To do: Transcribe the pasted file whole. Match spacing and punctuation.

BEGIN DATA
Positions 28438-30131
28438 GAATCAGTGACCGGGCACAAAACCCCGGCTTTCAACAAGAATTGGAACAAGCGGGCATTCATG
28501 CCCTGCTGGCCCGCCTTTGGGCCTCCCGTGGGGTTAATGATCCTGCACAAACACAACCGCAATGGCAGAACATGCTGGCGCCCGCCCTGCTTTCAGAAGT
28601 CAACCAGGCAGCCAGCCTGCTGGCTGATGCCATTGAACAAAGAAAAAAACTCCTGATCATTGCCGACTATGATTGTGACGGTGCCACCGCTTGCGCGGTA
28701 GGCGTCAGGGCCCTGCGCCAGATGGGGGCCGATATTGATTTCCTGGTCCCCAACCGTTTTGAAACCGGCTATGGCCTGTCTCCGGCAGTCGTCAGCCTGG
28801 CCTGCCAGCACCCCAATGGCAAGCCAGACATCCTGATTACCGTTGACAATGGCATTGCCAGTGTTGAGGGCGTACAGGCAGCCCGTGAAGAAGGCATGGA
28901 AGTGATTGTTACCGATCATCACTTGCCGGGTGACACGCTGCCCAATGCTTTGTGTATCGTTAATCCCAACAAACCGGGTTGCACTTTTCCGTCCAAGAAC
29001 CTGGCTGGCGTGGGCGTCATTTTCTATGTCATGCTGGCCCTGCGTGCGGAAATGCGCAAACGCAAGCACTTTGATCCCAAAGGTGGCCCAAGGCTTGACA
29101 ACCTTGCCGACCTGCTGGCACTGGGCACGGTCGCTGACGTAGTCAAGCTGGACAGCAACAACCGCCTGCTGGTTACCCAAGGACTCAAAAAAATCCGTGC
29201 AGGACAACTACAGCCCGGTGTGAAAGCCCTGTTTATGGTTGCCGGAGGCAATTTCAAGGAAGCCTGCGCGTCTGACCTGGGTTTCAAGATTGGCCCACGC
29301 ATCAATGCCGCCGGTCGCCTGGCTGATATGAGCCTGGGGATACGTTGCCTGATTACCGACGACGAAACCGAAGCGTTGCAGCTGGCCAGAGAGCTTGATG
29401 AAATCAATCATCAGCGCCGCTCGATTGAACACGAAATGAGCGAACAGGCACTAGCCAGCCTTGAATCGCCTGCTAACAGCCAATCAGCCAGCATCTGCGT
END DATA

Positions 28438-30131
28438 GAATCAGTGACCGGGCACAAAACCCCGGCTTTCAACAAGAATTGGAACAAGCGGGCATTCATG
28501 CCCTGCTGGCCCGCCTTTGGGCCTCCCGTGGGGTTAATGATCCTGCACAAACACAACCGCAATGGCAGAACATGCTGGCGCCCGCCCTGCTTTCAGAAGT
28601 CAACCAGGCAGCCAGCCTGCTGGCTGATGCCATTGAACAAAGAAAAAAACTCCTGATCATTGCCGACTATGATTGTGACGGTGCCACCGCTTGCGCGGTA
28701 GGCGTCAGGGCCCTGCGCCAGATGGGGGCCGATATTGATTTCCTGGTCCCCAACCGTTTTGAAACCGGCTATGGCCTGTCTCCGGCAGTCGTCAGCCTGG
28801 CCTGCCAGCACCCCAATGGCAAGCCAGACATCCTGATTACCGTTGACAATGGCATTGCCAGTGTTGAGGGCGTACAGGCAGCCCGTGAAGAAGGCATGGA
28901 AGTGATTGTTACCGATCATCACTTGCCGGGTGACACGCTGCCCAATGCTTTGTGTATCGTTAATCCCAACAAACCGGGTTGCACTTTTCCGTCCAAGAAC
29001 CTGGCTGGCGTGGGCGTCATTTTCTATGTCATGCTGGCCCTGCGTGCGGAAATGCGCAAACGCAAGCACTTTGATCCCAAAGGTGGCCCAAGGCTTGACA
29101 ACCTTGCCGACCTGCTGGCACTGGGCACGGTCGCTGACGTAGTCAAGCTGGACAGCAACAACCGCCTGCTGGTTACCCAAGGACTCAAAAAAATCCGTGC
29201 AGGACAACTACAGCCCGGTGTGAAAGCCCTGTTTATGGTTGCCGGAGGCAATTTCAAGGAAGCCTGCGCGTCTGACCTGGGTTTCAAGATTGGCCCACGC
29301 ATCAATGCCGCCGGTCGCCTGGCTGATATGAGCCTGGGGATACGTTGCCTGATTACCGACGACGAAACCGAAGCGTTGCAGCTGGCCAGAGAGCTTGATG
29401 AAATCAATCATCAGCGCCGCTCGATTGAACACGAAATGAGCGAACAGGCACTAGCCAGCCTTGAATCGCCTGCTAACAGCCAATCAGCCAGCATCTGCGT